To balance the supply and demand of electricity and to ensure the delivery of agreed trades, versatile electricity market trading means that are needed. The cross-border power line fault in December 2022 is a prime example of that. Trading on the intraday markets has shown its practicability as a tool for enhancing operational security. The model trialed by Fingrid was made a permanent practice in November 2023.
When a cross-border interconnector is disrupted, Fingrid has several means to guarantee the previously made trades are delivered, as the interconnector is not capable of transmitting all the electricity traded on the electricity markets. In that case, Finland’s power balance of production and consumption can be remarkably amiss. Transmission system operators buy or sell electricity on both sides of the border, in order to limit the power flow to available transmission capacity. Also, new trading across the disrupted interconnector is limited until the disturbance ends.
One of the measures to manage cross-border interconnector disruptions is trading on the intraday markets. During Fingrid’s two-year trial of intraday counter trading (*, the operational model was tested in action in December 2022, when a northern cross-border interconnector broke down. By purchasing electricity from the intraday markets, the costs of the disturbance were reduced, the power balance was stabilized, and the adequacy of the balancing markets (mFRR) was enhanced in case of other disturbances.
The interconnector fault in question is a prime example of the utilization of versatile congestion management measures. First, to restore the balance, reserve market participants reacted. Next, some of Fingrid’s emergency power plants were started and balancing market purchases began. After a couple of hours from the fault, Fingrid started buying electricity from the intraday markets a couple of hours before each hour. In addition, electricity was bought bilaterally from other transmission system operators and power plants, which secured adequacy of congestion management for a longer period.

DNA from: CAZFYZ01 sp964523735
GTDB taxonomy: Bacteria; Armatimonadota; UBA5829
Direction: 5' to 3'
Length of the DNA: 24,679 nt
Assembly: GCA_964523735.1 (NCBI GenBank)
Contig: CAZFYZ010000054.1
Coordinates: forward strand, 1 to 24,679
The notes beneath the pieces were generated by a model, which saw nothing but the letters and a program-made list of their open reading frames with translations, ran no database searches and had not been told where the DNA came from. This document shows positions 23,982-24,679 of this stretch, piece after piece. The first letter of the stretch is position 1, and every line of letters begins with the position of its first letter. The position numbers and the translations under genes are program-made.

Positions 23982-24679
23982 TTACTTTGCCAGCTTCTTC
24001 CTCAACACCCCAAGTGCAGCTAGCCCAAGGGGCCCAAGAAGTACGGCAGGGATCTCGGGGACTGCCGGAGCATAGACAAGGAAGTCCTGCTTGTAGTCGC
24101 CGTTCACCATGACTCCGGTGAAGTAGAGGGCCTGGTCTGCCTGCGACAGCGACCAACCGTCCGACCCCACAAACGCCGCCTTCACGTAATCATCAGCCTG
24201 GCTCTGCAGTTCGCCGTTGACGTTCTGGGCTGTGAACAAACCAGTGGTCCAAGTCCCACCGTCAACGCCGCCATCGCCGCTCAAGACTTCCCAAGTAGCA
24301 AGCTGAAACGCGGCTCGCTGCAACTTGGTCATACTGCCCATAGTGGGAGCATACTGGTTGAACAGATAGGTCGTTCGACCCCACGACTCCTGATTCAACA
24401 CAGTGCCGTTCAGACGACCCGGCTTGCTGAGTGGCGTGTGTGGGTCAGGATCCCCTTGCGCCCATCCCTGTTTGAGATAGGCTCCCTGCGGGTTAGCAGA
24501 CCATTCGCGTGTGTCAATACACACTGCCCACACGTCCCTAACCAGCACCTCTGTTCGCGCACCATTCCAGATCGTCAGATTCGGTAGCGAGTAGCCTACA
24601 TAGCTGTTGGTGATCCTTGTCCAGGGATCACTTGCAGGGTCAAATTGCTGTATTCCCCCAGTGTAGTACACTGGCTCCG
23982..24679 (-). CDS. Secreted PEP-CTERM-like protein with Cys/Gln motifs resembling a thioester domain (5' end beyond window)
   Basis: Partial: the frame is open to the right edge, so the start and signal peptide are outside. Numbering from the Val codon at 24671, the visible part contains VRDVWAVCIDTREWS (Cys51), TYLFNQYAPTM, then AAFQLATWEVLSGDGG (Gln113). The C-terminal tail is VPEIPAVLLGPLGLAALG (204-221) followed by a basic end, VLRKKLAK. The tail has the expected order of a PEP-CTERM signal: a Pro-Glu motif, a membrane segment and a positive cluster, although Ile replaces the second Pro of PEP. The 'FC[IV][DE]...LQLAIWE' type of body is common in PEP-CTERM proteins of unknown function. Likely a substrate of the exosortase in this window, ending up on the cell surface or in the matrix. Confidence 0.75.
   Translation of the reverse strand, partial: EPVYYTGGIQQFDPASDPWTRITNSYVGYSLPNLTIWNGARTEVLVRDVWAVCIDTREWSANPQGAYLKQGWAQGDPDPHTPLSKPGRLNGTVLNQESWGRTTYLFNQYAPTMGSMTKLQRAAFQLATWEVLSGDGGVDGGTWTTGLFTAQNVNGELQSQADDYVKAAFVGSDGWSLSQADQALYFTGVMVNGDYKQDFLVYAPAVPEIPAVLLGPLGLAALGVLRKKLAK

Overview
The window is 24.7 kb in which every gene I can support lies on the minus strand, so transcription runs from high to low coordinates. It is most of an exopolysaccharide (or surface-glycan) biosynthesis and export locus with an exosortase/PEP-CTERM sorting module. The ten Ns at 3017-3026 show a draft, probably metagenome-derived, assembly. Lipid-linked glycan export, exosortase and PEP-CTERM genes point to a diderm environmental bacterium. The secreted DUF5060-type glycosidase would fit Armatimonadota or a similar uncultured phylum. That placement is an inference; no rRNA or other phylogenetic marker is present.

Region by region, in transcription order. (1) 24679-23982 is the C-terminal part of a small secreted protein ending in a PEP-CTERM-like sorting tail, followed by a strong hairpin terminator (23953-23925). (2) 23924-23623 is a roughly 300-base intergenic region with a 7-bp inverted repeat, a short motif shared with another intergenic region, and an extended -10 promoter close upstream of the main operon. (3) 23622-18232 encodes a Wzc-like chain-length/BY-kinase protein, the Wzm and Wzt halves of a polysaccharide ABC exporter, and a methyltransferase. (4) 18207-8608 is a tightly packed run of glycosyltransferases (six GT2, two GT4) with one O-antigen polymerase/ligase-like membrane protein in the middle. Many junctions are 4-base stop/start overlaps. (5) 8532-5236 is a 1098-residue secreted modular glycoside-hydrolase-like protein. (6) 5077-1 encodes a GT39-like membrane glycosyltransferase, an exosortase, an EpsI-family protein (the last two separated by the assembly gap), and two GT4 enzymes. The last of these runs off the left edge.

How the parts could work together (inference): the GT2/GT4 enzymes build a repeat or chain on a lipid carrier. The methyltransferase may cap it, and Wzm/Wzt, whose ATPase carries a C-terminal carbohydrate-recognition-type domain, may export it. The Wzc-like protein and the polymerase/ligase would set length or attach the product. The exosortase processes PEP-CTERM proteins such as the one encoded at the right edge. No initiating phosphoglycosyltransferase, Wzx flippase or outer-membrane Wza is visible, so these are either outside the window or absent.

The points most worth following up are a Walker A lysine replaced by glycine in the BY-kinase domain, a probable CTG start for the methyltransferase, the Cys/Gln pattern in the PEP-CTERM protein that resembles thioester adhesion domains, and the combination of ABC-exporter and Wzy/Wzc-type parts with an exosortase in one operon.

A retroactive analysis shows that the electricity trades from the intraday markets were cheaper than purchasing a corresponding amount from the balancing energy market as special regulation. The 490 000 euros of costs saved could have been even more due to other restrictions of mFRR-bids (**. The cost savings of this use case cannot be generalized because several background factors affect the needed trading volumes, adequacy of the supply, and the price levels of different measures.
It is noteworthy that the balancing market bids, by themselves, would not have been adequate to fix all the imbalances caused by the cross-border fault during the down time. Also, the utilization of intraday trading and other measures released balancing market bids to be available for handling other possible disturbance events. Thus, intraday trading was significantly beneficial for the operational security of the Finnish electricity system.
Fingrid consulted electricity market actors publicly before the trial. No opposition for the trialed operational model was raised. During the trial, Fingrid shared experiences of the model with other Nordic transmission system operators. The model was made a permanent operational practice in November 2023.
*) Countertrades and congestion management
Countertrades are special commercial adjustments made to the transmission management of the electricity system. Special regulations resolve network bottlenecks that can limit the transmission of electricity within the Finnish grid or between it and the grids of neighboring countries. Countertrades change the regional distribution of electricity production or consumption on both sides of the network component that is limiting electricity transmission. Fingrid guarantees cross-border market transfers that it has already confirmed.
Commercial countertrades used to manage interruptions of cross-border transmission connections have been ordered from the balancing electricity market maintained by the transmission system operators in the form of special regulations or competitive bilateral transactions between Fingrid and market participants. The costs of countertrades are covered by grid tariffs and congestion income. The permanently established model refers to the application of intraday market trading to cross-border transfer management in addition to the countertrading models described above.
**) 490 000 € cost-savings are based on retroactive analyses of replacing the executed intraday market trades with special regulations from the mFRR market on top of the realized special regulation procurement. In reality, the executability of mFRR bids can be restricted by bottlenecks inside the price area of Finland, which could have led to a more expensive pool of available bids compared to the theoretical activation order used in the analysis.